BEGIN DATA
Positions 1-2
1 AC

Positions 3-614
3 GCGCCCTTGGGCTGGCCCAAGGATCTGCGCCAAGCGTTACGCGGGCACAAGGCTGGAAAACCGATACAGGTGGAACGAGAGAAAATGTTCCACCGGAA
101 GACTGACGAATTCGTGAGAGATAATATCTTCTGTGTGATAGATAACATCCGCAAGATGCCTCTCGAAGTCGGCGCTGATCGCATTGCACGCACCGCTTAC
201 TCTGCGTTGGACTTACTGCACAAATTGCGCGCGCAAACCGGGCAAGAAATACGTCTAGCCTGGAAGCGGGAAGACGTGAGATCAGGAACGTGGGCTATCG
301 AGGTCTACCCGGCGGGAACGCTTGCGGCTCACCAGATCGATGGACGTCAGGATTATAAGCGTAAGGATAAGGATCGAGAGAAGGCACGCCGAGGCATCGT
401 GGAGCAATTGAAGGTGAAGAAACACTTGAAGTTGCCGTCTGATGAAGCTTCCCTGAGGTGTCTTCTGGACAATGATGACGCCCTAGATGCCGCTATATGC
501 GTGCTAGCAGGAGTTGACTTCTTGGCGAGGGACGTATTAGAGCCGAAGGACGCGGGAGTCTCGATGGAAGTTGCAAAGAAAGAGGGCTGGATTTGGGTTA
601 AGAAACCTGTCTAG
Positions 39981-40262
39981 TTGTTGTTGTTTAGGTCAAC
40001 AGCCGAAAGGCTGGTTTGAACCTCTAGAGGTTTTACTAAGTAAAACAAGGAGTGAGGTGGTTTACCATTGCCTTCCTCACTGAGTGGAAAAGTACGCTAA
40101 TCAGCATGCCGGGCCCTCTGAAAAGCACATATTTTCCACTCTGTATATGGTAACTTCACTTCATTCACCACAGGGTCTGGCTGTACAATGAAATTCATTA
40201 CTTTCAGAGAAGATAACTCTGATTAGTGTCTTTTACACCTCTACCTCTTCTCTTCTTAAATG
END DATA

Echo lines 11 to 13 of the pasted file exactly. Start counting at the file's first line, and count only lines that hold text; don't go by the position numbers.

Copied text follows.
Positions 39981-40262
39981 TTGTTGTTGTTTAGGTCAAC
40001 AGCCGAAAGGCTGGTTTGAACCTCTAGAGGTTTTACTAAGTAAAACAAGGAGTGAGGTGGTTTACCATTGCCTTCCTCACTGAGTGGAAAAGTACGCTAA